Florida’s environment remains a fiscal focus


The annual 60-day legislative session concluded May 5 as lawmakers managed to escape Tallahassee on time with no need to extend the process in order to land the budget, a rare event in comparison to years past.

Following a 2022 election cycle that saw Republicans gain supermajorities in the House and Senate, the controlling party had carte blanche to adopt their agenda this session. Working seamlessly with the Governor, numerous big-ticket items were passed in the substantive policy areas of: housing; education choice; tort reform; immigration; data privacy; conservation; as well as numerous social issues that highlight the potential future aspirations of our sitting Governor.

The 2023 Legislative Session brought with it the largest budget in the state’s history, coming in, before vetoes, at $117 billion, which was well above the Governor’s Recommended Budget of $114.8 billion and far exceeded both the House and Senate’s initial budgets, which hovered more than $113.5 billion each. The state’s budget has doubled since 2010 due in large part to continued economic growth and general revenue collections.

While, nationally, talk of a pending recession exists, Florida has shown little evidence of a slowdown. The environment has benefitted greatly from the state’s economy through the Governor’s recommended budgets and the legislature’s willingness to fund programs that benefit the state’s natural resources.

Included in the 2023 budget is more than $1 billion for water quality improvements, the highlights of which are: $200 million for the revamped and expanded the FDEP Wastewater Grant Program; $105 million for the new Indian River Lagoon Water Quality Improvement Program; $70 million for the C-51 Reservoir; $433 million in member water projects, again before the dreaded veto pen; and $60 million in alternative water supply funding.

Governor DeSantis has proven to be a champion of the River of Grass and the Everglades. They continue to receive significant budget attention from both the Governor and the legislature. 2023 was no exception as more than $600 million was appropriated for restoration and water quality improvements.

In addition to the Everglades, conservation programs were undoubtedly a big winner, bringing home over $1 billion. The Florida Wildlife Corridor, since first making its appearance in 2021 had more than $850 million appropriated, while the Florida Forever program received $100 million, in addition, the Florida Communities Trust (FCT) received a standalone $15 million.

From a policy perspective, dozens of bills relating to the environment were filed, however, few ultimately passed. By and far the most substantive was HB 1379, by Representatives Kevin Steele and Toby Overdorf, which dealt with a wide swath of environmental programs at the FDEP.

Mainly, the bill:

• Required a county/municipality within a basin management action plan (BMAP) to include within its capital improvement element of the local government comprehensive plan a list of projects necessary to achieve the pollutant load reductions available to the local government as established in the BMAP.

• Prohibits the installation of new septic tanks within a BMAP, RAP, or pollution reduction plan where connection to a publicly owned or investor-owned sewerage system is available.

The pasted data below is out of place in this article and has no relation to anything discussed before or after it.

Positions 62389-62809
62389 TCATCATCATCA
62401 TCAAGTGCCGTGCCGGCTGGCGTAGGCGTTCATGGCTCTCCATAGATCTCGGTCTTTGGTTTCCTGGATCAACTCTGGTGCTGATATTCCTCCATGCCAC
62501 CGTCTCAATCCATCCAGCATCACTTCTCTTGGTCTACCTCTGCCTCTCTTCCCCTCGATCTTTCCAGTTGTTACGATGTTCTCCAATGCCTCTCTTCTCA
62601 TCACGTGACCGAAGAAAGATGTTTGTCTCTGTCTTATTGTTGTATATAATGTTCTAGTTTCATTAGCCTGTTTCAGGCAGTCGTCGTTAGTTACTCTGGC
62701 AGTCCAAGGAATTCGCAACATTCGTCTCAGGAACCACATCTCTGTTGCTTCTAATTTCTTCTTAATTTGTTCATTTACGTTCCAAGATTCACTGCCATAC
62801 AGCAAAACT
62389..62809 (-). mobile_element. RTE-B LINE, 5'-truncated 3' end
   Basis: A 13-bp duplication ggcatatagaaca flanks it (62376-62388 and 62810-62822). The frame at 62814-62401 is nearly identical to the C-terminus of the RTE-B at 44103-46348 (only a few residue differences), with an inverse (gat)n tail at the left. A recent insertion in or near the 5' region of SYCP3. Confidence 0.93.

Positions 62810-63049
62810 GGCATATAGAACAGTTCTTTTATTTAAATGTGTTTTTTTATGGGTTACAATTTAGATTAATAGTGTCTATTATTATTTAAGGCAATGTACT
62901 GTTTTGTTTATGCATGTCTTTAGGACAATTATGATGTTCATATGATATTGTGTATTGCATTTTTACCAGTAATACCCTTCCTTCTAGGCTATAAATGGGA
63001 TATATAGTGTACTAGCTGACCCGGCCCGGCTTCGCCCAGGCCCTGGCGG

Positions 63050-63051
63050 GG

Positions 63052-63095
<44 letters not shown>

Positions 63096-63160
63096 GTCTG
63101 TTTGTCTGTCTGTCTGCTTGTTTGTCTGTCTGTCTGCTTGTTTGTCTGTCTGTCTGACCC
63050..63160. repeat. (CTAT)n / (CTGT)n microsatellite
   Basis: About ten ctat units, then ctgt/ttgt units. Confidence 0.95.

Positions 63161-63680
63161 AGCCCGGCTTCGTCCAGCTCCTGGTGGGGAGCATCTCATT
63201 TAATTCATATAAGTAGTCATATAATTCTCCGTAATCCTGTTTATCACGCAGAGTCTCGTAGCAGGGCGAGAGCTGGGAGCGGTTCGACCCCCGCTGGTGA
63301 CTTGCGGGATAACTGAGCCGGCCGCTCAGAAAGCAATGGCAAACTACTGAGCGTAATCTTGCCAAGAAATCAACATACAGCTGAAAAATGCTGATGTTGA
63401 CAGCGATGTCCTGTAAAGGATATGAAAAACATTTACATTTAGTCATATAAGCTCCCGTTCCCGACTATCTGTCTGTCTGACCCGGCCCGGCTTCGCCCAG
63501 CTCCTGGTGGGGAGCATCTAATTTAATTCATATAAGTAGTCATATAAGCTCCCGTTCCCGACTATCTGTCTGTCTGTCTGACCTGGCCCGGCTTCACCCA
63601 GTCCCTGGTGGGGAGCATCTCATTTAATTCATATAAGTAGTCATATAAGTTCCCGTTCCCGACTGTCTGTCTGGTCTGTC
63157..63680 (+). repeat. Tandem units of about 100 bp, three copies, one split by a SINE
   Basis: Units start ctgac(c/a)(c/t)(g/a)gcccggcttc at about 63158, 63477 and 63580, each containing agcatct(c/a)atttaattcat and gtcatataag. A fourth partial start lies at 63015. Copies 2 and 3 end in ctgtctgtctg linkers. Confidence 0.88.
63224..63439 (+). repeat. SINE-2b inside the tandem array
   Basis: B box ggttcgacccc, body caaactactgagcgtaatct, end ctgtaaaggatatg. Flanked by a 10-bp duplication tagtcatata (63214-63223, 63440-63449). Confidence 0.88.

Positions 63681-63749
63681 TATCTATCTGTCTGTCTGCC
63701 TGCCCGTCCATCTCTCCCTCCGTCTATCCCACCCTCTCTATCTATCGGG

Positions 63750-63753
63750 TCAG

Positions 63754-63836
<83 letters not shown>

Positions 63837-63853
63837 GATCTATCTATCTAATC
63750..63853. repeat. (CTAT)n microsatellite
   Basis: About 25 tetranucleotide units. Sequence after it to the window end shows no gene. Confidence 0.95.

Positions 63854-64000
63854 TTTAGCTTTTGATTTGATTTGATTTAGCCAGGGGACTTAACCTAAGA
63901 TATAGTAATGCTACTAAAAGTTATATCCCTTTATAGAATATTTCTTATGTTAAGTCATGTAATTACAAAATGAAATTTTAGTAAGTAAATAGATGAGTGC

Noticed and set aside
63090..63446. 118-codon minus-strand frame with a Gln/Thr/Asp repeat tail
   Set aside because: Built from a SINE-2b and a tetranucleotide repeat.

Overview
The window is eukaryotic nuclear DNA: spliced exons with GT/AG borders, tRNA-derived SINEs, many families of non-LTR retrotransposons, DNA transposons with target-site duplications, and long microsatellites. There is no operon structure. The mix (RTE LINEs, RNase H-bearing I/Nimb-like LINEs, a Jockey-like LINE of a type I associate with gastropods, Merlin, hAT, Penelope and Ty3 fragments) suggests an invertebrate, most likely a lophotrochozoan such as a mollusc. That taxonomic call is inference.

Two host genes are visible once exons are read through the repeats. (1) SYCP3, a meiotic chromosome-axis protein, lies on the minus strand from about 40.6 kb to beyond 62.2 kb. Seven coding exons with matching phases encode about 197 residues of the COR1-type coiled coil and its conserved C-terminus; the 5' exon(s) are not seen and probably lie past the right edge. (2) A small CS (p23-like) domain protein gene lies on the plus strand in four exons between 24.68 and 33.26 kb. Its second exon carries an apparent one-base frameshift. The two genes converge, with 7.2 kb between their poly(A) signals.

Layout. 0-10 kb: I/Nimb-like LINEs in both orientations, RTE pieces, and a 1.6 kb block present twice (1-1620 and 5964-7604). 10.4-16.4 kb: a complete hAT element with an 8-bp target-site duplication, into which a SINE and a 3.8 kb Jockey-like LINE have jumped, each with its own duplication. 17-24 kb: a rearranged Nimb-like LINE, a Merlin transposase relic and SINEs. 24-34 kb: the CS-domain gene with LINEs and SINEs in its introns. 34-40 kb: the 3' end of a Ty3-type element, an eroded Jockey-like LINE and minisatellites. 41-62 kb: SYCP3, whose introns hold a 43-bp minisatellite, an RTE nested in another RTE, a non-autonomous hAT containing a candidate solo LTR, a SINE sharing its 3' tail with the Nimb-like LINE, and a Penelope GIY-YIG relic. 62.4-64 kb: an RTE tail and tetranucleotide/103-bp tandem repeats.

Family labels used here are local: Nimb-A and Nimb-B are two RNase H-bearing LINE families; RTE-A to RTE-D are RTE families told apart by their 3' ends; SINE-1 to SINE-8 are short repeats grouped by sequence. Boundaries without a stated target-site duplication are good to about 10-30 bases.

• Expands the current wastewater grant program for projects that reduce the amount of nutrients entering waters that are not attaining nutrient standards, i.e., stormwater projects; have an established total maximum daily load; are located within a BMAP, RAP adopted by final order, an accepted alternative restoration plan, or a rural area of opportunity;

• Establishes the newly created Indian River Lagoon Protection Program, which will provide $105 million in grants for water quality protection; and

• Dedicates $100 million annually to FDEP from the Land Acquisition Trust Fund for the acquisition of lands through the Florida Forever Program.

HB 1405 by Representative Kaylee Tuck establishes a bio-solids grant program within FDEP and provides that, subject to the appropriation of funds by the Legislature, FDEP may provide grants to counties, special districts, and municipalities to support projects that: Evaluate and implement innovative technologies and solutions for the disposal of bio-solids; or construct, upgrade, expand, or retrofit domestic facilities that convert wastewater residuals to Class AA bio-solids, nonfertilizer uses or disposal methods, or alternatives to synthetic fertilizers.

There were multiple rule ratifications expected in 2023, however only one was able to cross the finish line.

HB 7027, a rule promulgation administering requirements of the septic tank remediation plan, as well as required rulemaking stemming from the 2020 Clean Waterways Act related to reducing domestic wastewater treatment facility overflows.

A highly anticipated stormwater rule ratification did not occur in 2023. The 2024 Legislative Session, which begins in January, is sure to continue the trend of robust environmental funding, additional conservation measures, as well as increased attention to infrastructure funding.

It won’t take long to watch those plans unfold as committee weeks will likely begin in September and last throughout the fall.●


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